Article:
Gene Flow in Coral Reef Organisms of the Tropical Eastern Pacific

  • H. A. LessiosEmail author
  • Iliana B. Baums
Part of the Coral Reefs of the World book series (CORW, volume 8)


Gene flow can provide cohesion between conspecific populations. In order to obtain an indirect measure of gene flow between coral reef species in the eastern tropical Pacific (ETP) and between these populations and those of the rest of the Pacific we compiled available data from sequences of DNA and microsatellites for corals, gastropods, echinoderms and fishes, and calculated FST statistics. The ETP consists of a narrow strip of continental shelf along the coast of the Americas and a deeper water gap between the coast and the outer eastern Pacific Islands; a large expanse of deep ocean separates the ETP and the closest islands in the central Pacific. We have, therefore, compared populations in four major directions: (1) between the eastern and the central Pacific, (2) between the coast and the outer islands, (3) among the outer islands, and (4) along the coast and nearshore islands. The available data are biased in favor of showing high levels of gene flow because they contain an excess of transpacific species, which are a minority among ETP biota. Despite this bias, shallow water populations of the ETP are isolated from the rest of the world’s oceans. Occasional breaching of the expanse of water between the ETP and the Central Pacific by some species is also possible. Gene flow between the outer eastern Pacific islands and the mainland coast is variable, depending on the species examined. Gene flow among populations at the outer eastern Pacific islands is high except for those at Easter Island (Rapa Nui), in which all but one sampled species show large and significant values of FST in comparisons with populations from all other islands. Gene flow rates among populations along the ETP coast are high. There is no evident genetic break resulting from the Central American Gap (southern Mexico to the Gulf of Fonseca, Honduras) in any of the sampled species. A trend of isolation by distance along the coast is evident in corals and fishes.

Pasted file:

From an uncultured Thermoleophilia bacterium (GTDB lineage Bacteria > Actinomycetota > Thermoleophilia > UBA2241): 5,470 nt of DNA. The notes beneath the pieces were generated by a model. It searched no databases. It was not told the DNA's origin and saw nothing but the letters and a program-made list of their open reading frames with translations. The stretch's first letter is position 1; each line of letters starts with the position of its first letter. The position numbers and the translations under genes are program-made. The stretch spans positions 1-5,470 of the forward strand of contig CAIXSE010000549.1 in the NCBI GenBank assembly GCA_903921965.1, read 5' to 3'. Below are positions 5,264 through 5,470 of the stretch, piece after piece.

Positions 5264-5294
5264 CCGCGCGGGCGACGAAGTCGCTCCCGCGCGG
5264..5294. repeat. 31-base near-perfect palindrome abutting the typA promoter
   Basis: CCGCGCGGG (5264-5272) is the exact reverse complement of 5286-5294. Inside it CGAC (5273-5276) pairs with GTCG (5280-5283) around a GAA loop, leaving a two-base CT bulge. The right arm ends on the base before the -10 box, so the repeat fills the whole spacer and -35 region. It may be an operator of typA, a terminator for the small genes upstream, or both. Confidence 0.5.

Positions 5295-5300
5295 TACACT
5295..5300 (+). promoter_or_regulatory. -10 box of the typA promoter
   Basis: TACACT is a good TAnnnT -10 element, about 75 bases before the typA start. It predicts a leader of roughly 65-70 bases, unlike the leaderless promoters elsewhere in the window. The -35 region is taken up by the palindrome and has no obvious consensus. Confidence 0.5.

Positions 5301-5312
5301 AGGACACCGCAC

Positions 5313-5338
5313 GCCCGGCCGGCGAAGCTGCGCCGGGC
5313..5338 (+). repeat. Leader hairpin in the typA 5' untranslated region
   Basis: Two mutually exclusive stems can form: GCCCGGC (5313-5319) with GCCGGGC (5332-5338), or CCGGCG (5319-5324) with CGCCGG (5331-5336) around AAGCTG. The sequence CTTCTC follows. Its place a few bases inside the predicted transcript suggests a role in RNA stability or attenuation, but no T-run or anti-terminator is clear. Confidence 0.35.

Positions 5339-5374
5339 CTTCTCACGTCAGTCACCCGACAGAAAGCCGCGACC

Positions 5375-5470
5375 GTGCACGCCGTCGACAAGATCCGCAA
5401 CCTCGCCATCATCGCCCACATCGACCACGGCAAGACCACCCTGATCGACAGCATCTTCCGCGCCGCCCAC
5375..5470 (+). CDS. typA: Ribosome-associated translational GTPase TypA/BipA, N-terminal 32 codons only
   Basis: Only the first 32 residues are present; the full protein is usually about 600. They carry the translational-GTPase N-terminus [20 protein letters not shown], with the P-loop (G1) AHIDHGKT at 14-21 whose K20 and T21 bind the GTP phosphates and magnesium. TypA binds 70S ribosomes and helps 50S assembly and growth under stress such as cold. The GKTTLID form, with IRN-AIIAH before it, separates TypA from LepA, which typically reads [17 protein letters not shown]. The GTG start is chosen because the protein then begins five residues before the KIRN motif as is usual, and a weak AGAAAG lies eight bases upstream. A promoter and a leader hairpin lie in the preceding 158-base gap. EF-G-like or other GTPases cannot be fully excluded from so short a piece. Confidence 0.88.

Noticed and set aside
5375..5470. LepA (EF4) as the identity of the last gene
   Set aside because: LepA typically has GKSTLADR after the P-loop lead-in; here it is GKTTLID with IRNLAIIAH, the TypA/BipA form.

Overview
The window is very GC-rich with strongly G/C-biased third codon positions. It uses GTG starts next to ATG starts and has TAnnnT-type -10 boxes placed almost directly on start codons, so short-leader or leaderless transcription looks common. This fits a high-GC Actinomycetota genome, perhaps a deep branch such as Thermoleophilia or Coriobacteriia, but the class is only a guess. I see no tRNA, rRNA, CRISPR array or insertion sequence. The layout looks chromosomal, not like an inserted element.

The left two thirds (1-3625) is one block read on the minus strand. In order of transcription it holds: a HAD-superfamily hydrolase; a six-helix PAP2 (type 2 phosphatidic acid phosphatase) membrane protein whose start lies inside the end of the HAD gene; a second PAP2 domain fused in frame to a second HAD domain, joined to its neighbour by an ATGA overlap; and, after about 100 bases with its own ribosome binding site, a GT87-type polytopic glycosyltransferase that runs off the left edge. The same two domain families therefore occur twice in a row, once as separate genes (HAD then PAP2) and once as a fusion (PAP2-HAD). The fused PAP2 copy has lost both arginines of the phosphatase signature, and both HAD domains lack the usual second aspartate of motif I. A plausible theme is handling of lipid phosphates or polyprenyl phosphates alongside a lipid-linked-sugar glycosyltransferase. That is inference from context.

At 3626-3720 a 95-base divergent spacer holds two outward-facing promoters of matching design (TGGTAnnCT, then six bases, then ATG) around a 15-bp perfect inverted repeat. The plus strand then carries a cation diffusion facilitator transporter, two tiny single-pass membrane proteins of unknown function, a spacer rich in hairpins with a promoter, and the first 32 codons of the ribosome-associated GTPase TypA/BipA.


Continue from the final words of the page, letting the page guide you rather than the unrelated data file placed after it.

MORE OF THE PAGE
Genetic connections Mitochondrial DNA Microsatellites Genetic structure FST statistics 



We thank G. Bernardi, S. Coppard, L. Geyer, A. Hiller, P.W. Glynn, and C. Riginos for comments on the manuscript.


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© Springer Science+Business Media Dordrecht 2017

Authors and Affiliations

  1. 1.Smithsonian Tropical Research InstituteBalboaPanama
  2. 2.The Pennsylvania State UniversityUniversity ParkUSA

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